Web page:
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Photo: Justin Sullivan/Getty Images

Barnes & Noble got a lifeline on Friday with the news that it will be bought out and taken private. No longer will the long-struggling book chain be subject to the brutality of the quarterly analyst meeting.

Why it matters: But what is not known is whether long-form readers will fare as well after Elliott Management's $476 million buyout of B&N. One outlook is that Elliott, which already owns the U.K.'s Waterstones chain of bookstores, will use its management expertise to sort out what ails B&N.The other is a continued, slow shriveling up of the neighborhood U.S. bookstore that has been under way for two decades.

Experts contacted by Axios mostly embrace the first scenario — at least as a hope:

  • "Clearly Barnes & Noble has been on a slow boat to nowhere for quite a few years. Maybe as a private company it will be able to enact changes which would not be possible or practical as a public company — even if those changes lead to a slow and orderly liquidation," said Mark Cohen, a professor at Columbia.
  • "Part of the reason they are getting bought out is they were not making it. They faced tremendous competition from Amazon," said Chester Spatt, a professor at Carnegie Mellon. "It gives Barnes & Noble a chance to be successful."

I asked Axios' Dan Primack whether the deal is positive, negative or not-sure on the long-term survival of B&N. "Odds are better today than yesterday, but they remain long," he said.

  • "Waterstones bucked the odds by continuing to grow in the age of Amazon. Now the man credited with keeping Waterstones afloat, CEO James Daunt, will oversee both businesses. So Elliott’s bet is partially on letting Barnes & Noble operate privately, but more about letting it be led by James Daunt."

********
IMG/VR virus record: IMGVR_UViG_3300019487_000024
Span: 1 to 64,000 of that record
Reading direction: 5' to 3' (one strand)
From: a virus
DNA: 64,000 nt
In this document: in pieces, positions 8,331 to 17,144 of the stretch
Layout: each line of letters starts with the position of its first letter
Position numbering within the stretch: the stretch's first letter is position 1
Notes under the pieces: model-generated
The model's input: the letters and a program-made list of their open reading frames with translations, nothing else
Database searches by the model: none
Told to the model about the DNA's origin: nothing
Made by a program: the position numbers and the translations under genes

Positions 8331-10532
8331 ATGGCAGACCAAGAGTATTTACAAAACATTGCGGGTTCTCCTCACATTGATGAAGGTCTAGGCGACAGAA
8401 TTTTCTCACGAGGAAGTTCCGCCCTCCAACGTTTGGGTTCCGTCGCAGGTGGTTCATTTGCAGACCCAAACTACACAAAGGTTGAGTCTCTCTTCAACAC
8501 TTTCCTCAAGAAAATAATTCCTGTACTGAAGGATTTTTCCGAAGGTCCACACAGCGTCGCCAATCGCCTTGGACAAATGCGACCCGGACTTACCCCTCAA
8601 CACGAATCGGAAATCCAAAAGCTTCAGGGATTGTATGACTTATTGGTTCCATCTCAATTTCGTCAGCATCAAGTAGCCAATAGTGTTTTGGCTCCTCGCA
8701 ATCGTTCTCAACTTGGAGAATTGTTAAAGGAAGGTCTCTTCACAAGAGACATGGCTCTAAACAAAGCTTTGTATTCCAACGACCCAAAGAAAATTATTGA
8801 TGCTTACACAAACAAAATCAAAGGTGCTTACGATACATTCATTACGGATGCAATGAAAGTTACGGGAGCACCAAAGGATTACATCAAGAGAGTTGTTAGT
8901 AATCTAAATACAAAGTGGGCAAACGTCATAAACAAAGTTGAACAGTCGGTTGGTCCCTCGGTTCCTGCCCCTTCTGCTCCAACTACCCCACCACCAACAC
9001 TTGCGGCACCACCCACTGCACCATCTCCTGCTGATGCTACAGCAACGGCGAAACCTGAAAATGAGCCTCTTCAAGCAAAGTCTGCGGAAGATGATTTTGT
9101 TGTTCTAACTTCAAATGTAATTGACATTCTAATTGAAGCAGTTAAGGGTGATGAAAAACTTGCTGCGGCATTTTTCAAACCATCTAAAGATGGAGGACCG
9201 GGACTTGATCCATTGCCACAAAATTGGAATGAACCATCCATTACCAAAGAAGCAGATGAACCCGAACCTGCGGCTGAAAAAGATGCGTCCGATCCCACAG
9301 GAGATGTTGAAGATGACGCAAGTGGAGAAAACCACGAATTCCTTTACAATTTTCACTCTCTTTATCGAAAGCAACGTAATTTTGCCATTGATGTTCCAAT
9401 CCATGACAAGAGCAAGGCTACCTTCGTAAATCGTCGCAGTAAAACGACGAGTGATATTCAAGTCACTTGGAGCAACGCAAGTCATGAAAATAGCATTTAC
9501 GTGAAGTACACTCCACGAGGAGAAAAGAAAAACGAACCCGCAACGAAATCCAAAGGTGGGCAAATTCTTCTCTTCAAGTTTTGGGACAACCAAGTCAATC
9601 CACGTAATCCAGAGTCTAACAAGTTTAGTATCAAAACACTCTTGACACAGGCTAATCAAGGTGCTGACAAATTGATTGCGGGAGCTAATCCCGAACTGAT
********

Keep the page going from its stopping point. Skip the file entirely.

Go deeper

Broncos and 49ers the latest NFL teams impacted by coronavirus crisis

From left, Denver Broncos quarterbacks Drew Lock, Brett Rypien and Jeff Driskel during an August training session at UCHealth Training Center in Englewood, Colorado. Photo: Justin Edmonds/Getty Images

The COVID-19 pandemic has thrown the NFL season into chaos, with the Denver Broncos' quarterbacks sidelined, the San Francisco 49ers left without a home or practice ground and much of the Baltimore Ravens team unavailable, per AP.

Driving the news: The Broncos confirmed in a statement Saturday night that quarterbacks Drew Lock, Brett Rypien and Blake Bortles were identified as "high-risk COVID-19 close contacts" and will follow the NFL's mandatory five-day quarantine, making them ineligible for Sunday's game against New Orleans.

Updated 5 hours ago - Politics & Policy

Coronavirus dashboard

Illustration: Sarah Grillo/Axios

  1. Health: WHO: AstraZeneca vaccine must be evaluated on "more than a press release."
  2. Politics: McConnell temporarily halts in-person lunches for GOP caucus.
  3. Economy: Safety nets to disappear in DecemberAmazon hires 1,400 workers a day throughout pandemic.
  4. Education: U.S. public school enrollment drops as pandemic persists.
  5. Cities: Surge in cases forces San Francisco to impose curfew — Los Angeles County issues stay-at-home order, limits gatherings.
  6. Sports: NFL bans in-person team activities Monday, Tuesday due to COVID-19 surge — NBA announces new coronavirus protocols.
  7. World: London police arrest more than 150 during anti-lockdown protests — Thailand, Philippines sign deal with AstraZeneca for vaccine.

Tony Hsieh, longtime Zappos CEO, dies at 46

Tony Hsieh. Photo: FilmMagic/FilmMagic

Tony Hsieh, the longtime ex-chief executive of Zappos, died on Friday after being injured in a house fire, his lawyer told the Las Vegas Review-Journal. He was 46.

The big picture: Hsieh was known for his unique approach to management, and following the 2008 recession his ongoing investment and efforts to revitalize the downtown Las Vegas area.